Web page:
Welcome To The Next Chinese Century
I’ve been talking about Alibaba and its potential impact in the US for some time now. I compared Prime Day with Singles Day and found Prime Day fell short. I predicted that this year, Alibaba is going to start to make some real waves in the US.
If Miami is any measure, this is already happening, in ways I hadn’t predicted. And it’s not stopping any time soon. AliPay and WeChat have come to Miami.
Miami and all of Florida is an interesting barometer for the state of wealth and currency valuations in the world. The climate is lovely this time of year, we have a ridiculous number of condominiums, and perhaps more importantly, this lovely climate comes without any SALT (state or local taxes). Hence we find ourselves as a really interesting melting pot.
- When the dollar was weak against the Euro, the influx of European visitors was stunning. And they bought lots of those condos
- When the Canadian dollar was strong against the US dollar, Hollywood, Florida went from a mellow, sweet hamlet to a burgeoning, somewhat overpriced market. It’s not South Beach, but it’s not the kind of laid back, easy place I used to dream of buying a bed and breakfast in
- Inflation in South America has brought us boatloads of Venezuelan, Argentinian, Brazilian and other condo buyers. Venezuelans in particular bought up a bunch before inflation went completely insane
- When you’re standing in a gas station and someone with a heavy Russian accent demands the cashier give him change for a hundred (which the cashier could not accommodate), you know there’s lots of Russian money around. And I remain fascinated by the Russian Indian restaurant that used to be my favorite.
Let’s take one beachside high rise town, Sunny Isles. Here’s what Wikipedia has to say:
“… As of 2010, the six main ancestries of the population (excluding Hispanic ancestry) were 9.4% Russian, 5.8% Italian, 5.0% Polish, 4.9% American, 2.9% Irish, and 2.7% German
…As of 2000, Spanish was the mother tongue for 40.08%, while English was spoken by 36.86% of all residents. Living up to its nickname of "Little Moscow," 7.37% of the population had Russian as their first language...”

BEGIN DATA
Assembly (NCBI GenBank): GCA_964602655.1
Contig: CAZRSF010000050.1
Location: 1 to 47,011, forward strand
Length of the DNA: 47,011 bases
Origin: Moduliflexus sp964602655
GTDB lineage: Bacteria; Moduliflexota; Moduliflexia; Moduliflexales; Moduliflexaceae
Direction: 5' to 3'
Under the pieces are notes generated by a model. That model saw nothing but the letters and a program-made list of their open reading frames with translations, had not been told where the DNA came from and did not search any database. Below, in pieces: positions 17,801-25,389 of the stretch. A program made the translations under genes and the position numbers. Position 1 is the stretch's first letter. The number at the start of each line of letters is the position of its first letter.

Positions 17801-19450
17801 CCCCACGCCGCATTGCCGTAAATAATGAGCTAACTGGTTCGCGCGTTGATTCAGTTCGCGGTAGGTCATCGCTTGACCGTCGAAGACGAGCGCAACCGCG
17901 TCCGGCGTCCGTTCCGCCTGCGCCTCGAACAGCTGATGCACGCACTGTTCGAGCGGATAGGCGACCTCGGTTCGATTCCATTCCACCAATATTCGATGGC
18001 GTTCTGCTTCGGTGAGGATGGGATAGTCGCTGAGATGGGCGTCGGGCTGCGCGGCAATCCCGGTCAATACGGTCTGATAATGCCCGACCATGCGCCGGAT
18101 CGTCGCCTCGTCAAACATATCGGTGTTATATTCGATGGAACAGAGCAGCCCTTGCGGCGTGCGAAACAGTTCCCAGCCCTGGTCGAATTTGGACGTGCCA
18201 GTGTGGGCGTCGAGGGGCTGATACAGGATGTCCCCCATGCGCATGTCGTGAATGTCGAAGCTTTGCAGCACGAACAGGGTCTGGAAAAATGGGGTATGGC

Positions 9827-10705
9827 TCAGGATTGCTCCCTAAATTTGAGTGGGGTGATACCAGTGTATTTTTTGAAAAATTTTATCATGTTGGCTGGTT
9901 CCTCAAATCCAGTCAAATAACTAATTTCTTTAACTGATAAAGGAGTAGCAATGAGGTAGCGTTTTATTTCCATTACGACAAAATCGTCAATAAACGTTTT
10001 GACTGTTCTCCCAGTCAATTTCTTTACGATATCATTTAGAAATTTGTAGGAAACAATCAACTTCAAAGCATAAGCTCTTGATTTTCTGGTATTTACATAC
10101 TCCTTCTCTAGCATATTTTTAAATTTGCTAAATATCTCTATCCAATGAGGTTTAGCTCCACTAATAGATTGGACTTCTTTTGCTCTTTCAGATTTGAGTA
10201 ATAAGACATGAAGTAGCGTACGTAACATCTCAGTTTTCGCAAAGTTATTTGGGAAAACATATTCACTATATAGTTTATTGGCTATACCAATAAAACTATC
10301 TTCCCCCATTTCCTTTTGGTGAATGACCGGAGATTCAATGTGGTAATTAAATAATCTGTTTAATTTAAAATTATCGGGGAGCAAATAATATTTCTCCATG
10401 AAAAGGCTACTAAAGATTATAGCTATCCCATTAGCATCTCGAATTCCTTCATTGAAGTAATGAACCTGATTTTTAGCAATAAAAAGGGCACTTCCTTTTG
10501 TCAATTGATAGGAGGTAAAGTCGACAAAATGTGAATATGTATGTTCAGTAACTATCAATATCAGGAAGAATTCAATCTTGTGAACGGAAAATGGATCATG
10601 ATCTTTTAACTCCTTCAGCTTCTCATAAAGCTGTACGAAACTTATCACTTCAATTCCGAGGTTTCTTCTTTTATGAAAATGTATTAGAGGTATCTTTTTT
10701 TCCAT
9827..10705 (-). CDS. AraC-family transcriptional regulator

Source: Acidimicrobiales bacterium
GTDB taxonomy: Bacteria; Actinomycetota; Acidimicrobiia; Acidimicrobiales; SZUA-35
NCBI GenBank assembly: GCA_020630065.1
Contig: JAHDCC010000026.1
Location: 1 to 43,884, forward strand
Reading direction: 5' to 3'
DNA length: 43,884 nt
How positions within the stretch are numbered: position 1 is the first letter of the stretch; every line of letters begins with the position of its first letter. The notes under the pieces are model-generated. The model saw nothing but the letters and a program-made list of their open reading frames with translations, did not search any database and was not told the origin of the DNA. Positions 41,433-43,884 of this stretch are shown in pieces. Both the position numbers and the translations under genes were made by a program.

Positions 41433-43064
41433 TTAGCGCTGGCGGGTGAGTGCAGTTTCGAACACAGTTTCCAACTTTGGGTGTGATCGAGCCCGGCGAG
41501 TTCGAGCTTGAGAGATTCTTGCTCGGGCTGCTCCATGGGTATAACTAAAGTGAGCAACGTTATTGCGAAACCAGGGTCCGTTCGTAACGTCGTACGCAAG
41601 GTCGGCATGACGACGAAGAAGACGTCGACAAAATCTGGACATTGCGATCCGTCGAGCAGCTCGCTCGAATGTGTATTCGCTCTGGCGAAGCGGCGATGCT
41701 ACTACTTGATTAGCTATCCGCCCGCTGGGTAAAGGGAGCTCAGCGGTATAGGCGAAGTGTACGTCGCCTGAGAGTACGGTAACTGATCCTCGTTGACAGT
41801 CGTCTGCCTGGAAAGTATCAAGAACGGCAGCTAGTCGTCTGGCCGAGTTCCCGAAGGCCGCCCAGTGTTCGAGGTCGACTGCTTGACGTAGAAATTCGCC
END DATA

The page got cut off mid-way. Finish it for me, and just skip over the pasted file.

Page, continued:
This is all background (and the data is getting old), to help the reader see why average people generally tend to ignore the fact that with Climate Change, Miami is ground zero for potential disaster.
So let’s fast forward to today. Who is coming to Miami on vacation, who is buying and what’s happening? Well, last week I had to take a brief trip up to New York City. The first thing I noticed near my outbound gate from Miami airport was a big sign outside the Duty Free shop. “We take AliPay and WeChat.” Whoa! No mention of Apple or Samsung Pay (I have no idea if they take them or not), but explicitly inviting Chinese visitors to come on in and pay the way they’d like to pay. By the way, I did not see these same signs at JFK airport in NY. That’s interesting, right there.
Chinese cities may not be buying up our condos yet (the highest percentage of foreign purchases remains Argentina (15%) and Venezuela (11%) as of 2017), but they are clearly visiting. I would have expected to see the Alipay signs in Orlando before I saw them here, but here they were - in VERY large print.
We, in US retail helped build a middle class in China, since we make so much of our “stuff” there. That middle class is apparently coming to the US and spending their new-found money. Ever accommodating, retailers are making it easier for them to do that.
I know I’ve said this before, but it’s really imperative that we move past our US-centric view of the world. China has been around for thousands of years. We, in the US, are relative babes in the woods. We seem to be contracting into ourselves…they seem to be expanding. Cities bend over backwards to attract Amazon HQ2 (that’s a story for another day), but don’t seem to notice who is buying up their property. Alibaba (as just one example), has boatloads of upside, and retailers will add Alipay into their mix of acceptable tenders long before they’ll allow Amazon Pay. The connection has not been made yet.
I think the time has come for the US to do some serious soul-searching. What about us is unassailable? What about us is in decline? How do we create a sustainable, healthy economy? These are real questions that need to be answered in thoughtful ways. For the past few years, our industry has been kind of ostrich-like. It’s time to get our heads out of the sand, stop debating what’s real and fake news, and build something that will last. We really aren’t there yet.
Maybe Miami is a metaphor for the whole way we do things. Completely at risk to sink into the sea, yet living like there’s no piper to ever be paid. I call on our retail trade associations to provide guidance into creating a sustainable retail economy that allows for more than a few mega-retailers who source all their products from foreign lands, and keep tax breaks for stock buy-backs.
It’s time to get serious, because we have really entered the Chinese century. And what’s sad is that most of us don’t even see it.